Editor's Note: This is an area where Wikipedia falls short forgetting the source of authority from which laws arise and the governments that pass them. They suggest laws are enforced through social institutions to govern behaviour not by virtue of the sovereignty of the people.
The' 'judiciary (also known as the judicial system or court system) is the system of courts that interprets and applies the law in the name of the state. The judiciary also provides a mechanism for the resolution of disputes. Under the doctrine of the separation of powers, the judiciary generally does not make law (that is, in a plenary fashion, which is the responsibility of the legislature) or enforce law (which is the responsibility of the executive), but rather interprets law and applies it to the facts of each case. This branch of the state is often tasked with ensuring equal justice under law. It usually consists of a court of final appeal (called the "Supreme court" or "Constitutional court"), together with lower courts.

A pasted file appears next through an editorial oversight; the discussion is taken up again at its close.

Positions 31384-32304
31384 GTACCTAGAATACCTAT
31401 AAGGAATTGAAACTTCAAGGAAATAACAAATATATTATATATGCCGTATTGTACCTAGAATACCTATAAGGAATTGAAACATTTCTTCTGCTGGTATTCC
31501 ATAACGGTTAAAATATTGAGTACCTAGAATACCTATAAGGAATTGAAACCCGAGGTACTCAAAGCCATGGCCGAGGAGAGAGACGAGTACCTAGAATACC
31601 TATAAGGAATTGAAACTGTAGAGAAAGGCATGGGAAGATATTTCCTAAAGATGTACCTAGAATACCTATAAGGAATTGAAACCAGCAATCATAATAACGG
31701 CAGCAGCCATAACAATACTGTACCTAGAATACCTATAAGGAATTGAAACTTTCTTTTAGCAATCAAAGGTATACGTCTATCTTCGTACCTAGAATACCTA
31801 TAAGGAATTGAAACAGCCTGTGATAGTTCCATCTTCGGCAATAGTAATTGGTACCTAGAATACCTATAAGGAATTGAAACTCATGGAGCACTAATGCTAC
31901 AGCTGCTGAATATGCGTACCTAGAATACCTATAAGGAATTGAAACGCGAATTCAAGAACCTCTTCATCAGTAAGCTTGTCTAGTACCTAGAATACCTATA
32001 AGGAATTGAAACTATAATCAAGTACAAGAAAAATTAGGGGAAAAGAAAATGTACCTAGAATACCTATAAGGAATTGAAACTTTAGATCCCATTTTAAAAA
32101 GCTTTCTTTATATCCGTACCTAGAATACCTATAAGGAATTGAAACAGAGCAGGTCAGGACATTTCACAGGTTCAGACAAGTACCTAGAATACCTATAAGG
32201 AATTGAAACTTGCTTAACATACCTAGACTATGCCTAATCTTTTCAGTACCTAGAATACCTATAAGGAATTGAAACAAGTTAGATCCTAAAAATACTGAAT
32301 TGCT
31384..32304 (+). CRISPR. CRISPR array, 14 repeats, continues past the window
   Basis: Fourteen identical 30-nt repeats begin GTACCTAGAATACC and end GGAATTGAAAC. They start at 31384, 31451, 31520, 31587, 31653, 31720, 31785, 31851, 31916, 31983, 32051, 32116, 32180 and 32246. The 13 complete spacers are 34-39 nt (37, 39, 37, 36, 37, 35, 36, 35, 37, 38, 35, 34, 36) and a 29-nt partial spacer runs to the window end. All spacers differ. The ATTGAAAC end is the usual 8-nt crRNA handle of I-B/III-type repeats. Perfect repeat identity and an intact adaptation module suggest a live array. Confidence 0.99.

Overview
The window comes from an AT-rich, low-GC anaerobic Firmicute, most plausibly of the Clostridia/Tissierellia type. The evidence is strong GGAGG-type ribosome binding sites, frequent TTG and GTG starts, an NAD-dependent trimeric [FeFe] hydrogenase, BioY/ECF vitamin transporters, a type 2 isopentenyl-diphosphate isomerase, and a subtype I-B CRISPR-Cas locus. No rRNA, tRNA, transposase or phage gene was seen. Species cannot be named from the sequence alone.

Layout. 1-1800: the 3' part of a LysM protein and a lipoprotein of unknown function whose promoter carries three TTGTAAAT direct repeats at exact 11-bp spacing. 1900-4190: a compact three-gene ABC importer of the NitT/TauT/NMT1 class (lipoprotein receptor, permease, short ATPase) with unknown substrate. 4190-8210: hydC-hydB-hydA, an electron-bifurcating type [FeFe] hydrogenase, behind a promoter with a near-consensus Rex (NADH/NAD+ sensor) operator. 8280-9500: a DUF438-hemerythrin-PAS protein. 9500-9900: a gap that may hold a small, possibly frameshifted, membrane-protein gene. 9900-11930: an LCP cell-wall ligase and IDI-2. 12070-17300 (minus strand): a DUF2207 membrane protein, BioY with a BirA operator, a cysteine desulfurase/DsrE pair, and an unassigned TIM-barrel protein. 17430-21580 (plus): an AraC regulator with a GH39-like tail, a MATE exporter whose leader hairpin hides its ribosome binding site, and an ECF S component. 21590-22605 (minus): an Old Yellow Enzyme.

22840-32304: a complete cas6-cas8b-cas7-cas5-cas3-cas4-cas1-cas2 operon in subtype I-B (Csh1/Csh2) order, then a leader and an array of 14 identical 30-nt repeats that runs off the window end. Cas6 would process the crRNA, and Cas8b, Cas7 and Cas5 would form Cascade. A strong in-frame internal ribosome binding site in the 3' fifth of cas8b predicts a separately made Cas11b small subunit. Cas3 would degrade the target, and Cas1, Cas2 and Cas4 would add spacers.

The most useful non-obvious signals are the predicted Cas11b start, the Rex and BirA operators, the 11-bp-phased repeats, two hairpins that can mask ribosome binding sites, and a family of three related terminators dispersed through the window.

In many jurisdictions the judicial branch has the power to change laws through the process of judicial review. Courts with judicial review power (in civil law countries this power is typically held only by final appeal level courts) may annul the laws and rules of the state when it finds them incompatible with a higher norm, such as primary legislation, the provisions of the constitution or international law. Judges constitute a critical force for interpretation and implementation of a constitution, thus de facto in common law countries creating the body of constitutional law.
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